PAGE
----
Of course, much of this can be avoided if your 2848 is on file with CAF, in which case, the main hurdle is submitting a 2848 that will be accepted and processed in the first place. Though this seems like it should be a fairly easy task (and generally it is), complications do arise.

Most recently, I’ve seen 2848s rejected for:

  1. Appearing to have a “stamp or electronic” signature of the representative (it wasn’t: it just looked that way because the form had been faxed so many times). See IRM 21.3.7.5.1.4.
  2. Having the taxpayer signature dated more than 45 days before the representative’s (it was, but only because the client signed with the wrong year) IRM 21.3.7.5.1.4 again. Note that the problem doesn’t arise if the taxpayer’s signature is more current than the representative’s.
  3. Form was illegible (a product of the Form 2848 being faxed multiple times, and perhaps my poor penmanship)
  4. Student Authorization Form missing for LITC Student Attorney (These generally result only in the student being unable to call the IRS: as an attorney, my authorization has generally still been processed.)

The first time I ever submitted a Form 2848 I was under the impression that the CAF fax basically fed into an enormous scan-tron type machine that checked for initial processing requirements. My belief in that was based (1) on the sheer volume of 2848s that must be sent and (2) the fact that the Treasury Regulations provide that a substitute for Form 2848 can be used (problem for the scan-tron theory), but an actual 2848 must be attached if submitted to CAF (see Treas. Reg. 601.503(b)(2)). In fact, actual humans do process and input the Form 2848, although the number of these dedicated souls may not be sufficient for the task (see TAS report here). Beyond just taking the IRS’s word on this, other evidence of a human touch can be found in the handwritten “OK” marked next to certain areas and practically undecipherable scribbles marked next to others on 2848s that have been sent back to me from CAF.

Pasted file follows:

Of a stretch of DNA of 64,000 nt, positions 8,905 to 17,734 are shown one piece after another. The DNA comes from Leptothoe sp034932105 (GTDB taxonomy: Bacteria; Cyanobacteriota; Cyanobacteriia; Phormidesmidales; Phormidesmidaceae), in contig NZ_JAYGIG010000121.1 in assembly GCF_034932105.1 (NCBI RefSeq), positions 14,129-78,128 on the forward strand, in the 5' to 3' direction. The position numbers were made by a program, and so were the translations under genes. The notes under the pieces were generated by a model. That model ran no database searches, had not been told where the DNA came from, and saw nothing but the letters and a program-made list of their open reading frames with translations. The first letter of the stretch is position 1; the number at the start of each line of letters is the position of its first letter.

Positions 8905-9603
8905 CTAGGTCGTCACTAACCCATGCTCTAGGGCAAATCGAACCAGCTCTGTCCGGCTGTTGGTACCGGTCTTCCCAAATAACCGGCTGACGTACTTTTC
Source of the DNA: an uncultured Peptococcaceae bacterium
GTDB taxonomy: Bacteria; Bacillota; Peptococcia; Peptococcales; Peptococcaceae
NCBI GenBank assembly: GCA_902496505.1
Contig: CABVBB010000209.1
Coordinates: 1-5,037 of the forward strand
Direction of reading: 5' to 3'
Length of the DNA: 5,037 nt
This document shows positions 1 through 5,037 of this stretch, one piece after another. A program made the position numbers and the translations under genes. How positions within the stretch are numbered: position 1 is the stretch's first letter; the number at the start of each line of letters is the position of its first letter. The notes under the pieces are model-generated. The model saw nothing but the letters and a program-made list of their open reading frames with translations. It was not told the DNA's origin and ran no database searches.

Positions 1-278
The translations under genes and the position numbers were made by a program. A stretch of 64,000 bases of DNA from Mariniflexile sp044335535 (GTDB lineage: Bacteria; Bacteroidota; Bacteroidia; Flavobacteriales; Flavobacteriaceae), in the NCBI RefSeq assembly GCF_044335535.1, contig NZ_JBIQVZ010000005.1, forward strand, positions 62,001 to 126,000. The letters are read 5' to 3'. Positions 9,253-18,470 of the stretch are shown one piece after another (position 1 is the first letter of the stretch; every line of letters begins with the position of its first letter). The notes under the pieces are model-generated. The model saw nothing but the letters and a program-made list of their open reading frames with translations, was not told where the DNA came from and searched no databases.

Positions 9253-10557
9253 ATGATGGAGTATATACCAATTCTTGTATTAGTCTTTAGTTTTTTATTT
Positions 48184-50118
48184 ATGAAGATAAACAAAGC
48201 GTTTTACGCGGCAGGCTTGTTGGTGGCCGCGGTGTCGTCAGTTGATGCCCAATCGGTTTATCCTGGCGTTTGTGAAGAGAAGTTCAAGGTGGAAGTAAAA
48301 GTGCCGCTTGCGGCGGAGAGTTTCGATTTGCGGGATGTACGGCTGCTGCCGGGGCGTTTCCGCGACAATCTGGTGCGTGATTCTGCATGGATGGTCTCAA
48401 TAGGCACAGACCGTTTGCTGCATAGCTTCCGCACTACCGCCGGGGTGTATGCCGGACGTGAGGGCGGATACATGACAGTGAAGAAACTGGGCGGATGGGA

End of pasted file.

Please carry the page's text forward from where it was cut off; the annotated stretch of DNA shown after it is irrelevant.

One problem is obviously the turn-around time for figuring out whether CAF is going to process the 2848 sent. Usually, the practitioner has no way of knowing the 2848 isn’t processed until either (1) weeks pass and they are still unable to access accounts via e-services, or (2) the taxpayer receives a letter from the IRS mentioning the unprocessed 2848 (a letter which also generally serves to freak out the taxpayer). Might this be an area for the IRS “Future State” (see post on Future State here) to bring in a greater degree of automation to speed up the process? On the one hand, the sensitive data at play may warrant keeping a greater human touch. On the other hand, I’m not really sure how humans do much of anything to prevent ID theft in this context: I am fairly confident that the person at CAF isn’t comparing signatures of the taxpayer and representative to a signature database.

Another problem has less to do with the time it takes to process the 2848, and more to do with the actual processing. I have seen numerous rejection notices for 2848s supposedly lacking the proper student authorization page, when it appears from the fax records that such authorization was in fact sent. Several comments on the ABA LITC listserv have also mentioned this issue. One commenter suggested creating a “2848 Sandwich” with the student authorization page placed between page 1 and 2 of the 2848, the rationale being that it is much harder to miss the authorization page in those circumstances. I have never tried this, and cannot vouch for its efficacy, but am always a fan of creative solutions.